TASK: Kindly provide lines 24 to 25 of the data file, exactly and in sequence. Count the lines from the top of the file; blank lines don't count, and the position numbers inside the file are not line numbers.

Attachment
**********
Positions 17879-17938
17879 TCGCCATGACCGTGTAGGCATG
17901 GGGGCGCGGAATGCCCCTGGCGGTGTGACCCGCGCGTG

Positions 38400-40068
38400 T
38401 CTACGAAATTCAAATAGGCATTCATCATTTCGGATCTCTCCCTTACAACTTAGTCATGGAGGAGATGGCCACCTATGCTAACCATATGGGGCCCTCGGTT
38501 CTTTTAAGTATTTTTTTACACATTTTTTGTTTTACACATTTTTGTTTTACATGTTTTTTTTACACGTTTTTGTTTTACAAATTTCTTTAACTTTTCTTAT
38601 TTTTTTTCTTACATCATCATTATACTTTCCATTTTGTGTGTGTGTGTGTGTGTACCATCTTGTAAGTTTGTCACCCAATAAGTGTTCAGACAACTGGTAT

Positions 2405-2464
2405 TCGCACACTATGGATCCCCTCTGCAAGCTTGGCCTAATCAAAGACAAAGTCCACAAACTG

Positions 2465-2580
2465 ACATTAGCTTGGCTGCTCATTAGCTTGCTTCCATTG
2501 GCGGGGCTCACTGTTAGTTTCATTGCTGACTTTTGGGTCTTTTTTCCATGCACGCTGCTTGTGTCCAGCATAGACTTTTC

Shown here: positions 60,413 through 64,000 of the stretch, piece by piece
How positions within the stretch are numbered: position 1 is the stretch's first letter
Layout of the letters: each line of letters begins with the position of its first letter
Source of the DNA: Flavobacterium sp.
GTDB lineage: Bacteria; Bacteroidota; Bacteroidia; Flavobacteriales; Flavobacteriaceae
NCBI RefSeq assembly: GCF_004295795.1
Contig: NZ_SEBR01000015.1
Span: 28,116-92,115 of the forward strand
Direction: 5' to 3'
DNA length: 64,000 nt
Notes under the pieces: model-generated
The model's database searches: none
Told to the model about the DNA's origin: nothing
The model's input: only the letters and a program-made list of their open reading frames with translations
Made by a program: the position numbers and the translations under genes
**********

Notes under the pieces: model-generated
The model's database searches: none